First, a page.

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Ostrum: Flip Dog and the Raisin Seeder

12/20/10 5:55PM By Meg Ostrum
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(HOST)  Recently commentator Meg Ostrum visited the Sheldon Museum in Middlebury - a community museum and one of Vermont's oldest collecting institutions.

(OSTRUM) Though often confused with the much larger Shelburne Museum,  it was founded in 1882 by antiquarian Henry Sheldon. Successive generations of locals have contributed their own valued belongings, creating what author Howard Mansfield has called a "memory house."Recently commentator Meg Ostrum* visited the Sheldon** Museum in Middlebury - a community museum and one of Vermont's oldest collecting institutions.

The holidays offer a special opportunity to showcase the museum's sizable collection of 19th and early 20th century food processing equipment and tableware.  Besides nutmeg graters galore and myraid homemade and patented apple peeling devices, a few particular objects drew my attention. 

The first was a forged implement called a flip dog.  This long-handled hearthside tool with a tear-shaped end first was heated in glowing coals.  Then, like an immersion blender, it was plunged and rotated in a large, drinking vessel to quickly steam a mixture of beer, sugar or molasses, and rum.  The resulting bitter-tasting concoction, known as flip, was a popular alcoholic drink in parlors and taverns in New England into the early 19th century. Henry Sheldon's collection records refer to the tool as a "flipper," used at the social festivities of Middlebury's prominent early families. He also noted that the museum owned the only known example in town. What impressed me about the flip dog was that it represented the survival of an Iron Age cooking technique, a relic of the archaeological Old World in the Green Mountains.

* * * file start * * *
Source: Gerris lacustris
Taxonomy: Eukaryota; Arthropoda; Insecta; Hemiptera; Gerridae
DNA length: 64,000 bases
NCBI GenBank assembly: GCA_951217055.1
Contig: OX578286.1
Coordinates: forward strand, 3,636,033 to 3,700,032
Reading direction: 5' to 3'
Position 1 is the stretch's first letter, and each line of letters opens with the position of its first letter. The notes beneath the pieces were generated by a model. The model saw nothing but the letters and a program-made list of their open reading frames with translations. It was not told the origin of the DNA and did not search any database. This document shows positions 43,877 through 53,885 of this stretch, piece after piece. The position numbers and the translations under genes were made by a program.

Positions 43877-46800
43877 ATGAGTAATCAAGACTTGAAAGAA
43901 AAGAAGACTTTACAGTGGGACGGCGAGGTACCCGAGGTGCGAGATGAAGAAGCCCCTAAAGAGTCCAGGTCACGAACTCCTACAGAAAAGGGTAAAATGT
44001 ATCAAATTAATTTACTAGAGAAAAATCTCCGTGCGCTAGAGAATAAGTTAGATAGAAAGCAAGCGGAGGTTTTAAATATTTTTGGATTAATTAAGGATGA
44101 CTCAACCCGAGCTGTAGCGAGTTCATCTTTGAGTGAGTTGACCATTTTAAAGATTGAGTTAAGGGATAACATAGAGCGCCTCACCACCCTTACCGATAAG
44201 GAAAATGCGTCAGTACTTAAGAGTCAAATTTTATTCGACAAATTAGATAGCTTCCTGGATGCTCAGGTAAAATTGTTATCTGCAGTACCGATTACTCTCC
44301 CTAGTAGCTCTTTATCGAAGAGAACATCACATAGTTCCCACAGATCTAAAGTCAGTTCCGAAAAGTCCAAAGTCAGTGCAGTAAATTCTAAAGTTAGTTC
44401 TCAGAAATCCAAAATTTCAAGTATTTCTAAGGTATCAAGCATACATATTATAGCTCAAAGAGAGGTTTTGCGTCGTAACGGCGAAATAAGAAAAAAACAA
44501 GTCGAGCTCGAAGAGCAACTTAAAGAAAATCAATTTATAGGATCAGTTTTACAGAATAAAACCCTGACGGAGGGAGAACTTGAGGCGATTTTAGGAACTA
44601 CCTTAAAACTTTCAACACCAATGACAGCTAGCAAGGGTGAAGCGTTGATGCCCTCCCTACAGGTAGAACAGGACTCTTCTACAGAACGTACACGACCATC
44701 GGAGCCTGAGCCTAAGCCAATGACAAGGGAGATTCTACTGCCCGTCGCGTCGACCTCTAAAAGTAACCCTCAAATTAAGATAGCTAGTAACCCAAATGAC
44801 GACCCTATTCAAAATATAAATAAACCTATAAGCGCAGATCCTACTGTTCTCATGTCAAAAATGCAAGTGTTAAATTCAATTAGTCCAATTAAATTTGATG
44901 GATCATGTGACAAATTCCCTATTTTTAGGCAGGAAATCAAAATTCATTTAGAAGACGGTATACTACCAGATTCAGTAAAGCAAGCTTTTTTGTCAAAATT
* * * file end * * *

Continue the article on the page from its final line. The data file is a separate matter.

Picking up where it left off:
The second item was an elaborate, lever-armed device called a raisin seeder.  Seedless grapes only became commonplace just over a century ago, so dried raisins had to be moistened, then squeezed to extract the seeds.  Small cast iron raisin seeding machines, which clamped to a table, began appearing in the l870s.  The Sheldon Museum's 1895 model was the swan-like Audrey Hepburn of these labor-saving inventions.  It was also the kind of modern kitchen gadget likely to have been purchased through a Montgomery Ward or Sears' mail order catalogue, rather than bought at the general store. I had to wonder, of course, whether there had been a domestic discussion about the economics or ethics of the purchase, since the late l9th century was the era when national mail order houses began to permanently erode the tradition of local trading.   

For Henry Sheldon, remembering the past was a preoccupation.  Keeping up with the present mostly demands our full attention, but holiday preparation rituals afford a momentary," rearview mirror glance"  backward.  In our home kitchens, the heirloom molds, cookie cutters, gadgets and utensils we use to produce treasured recipes help us tangibly reconnect to family roots, to lives known and unknown. The flip dog and the raisin seeder, though obsolete, are also a handful of history.  They are humble community keepsakes that help us understand the lives of ordinary people in the past - and provide perspectives on our own.
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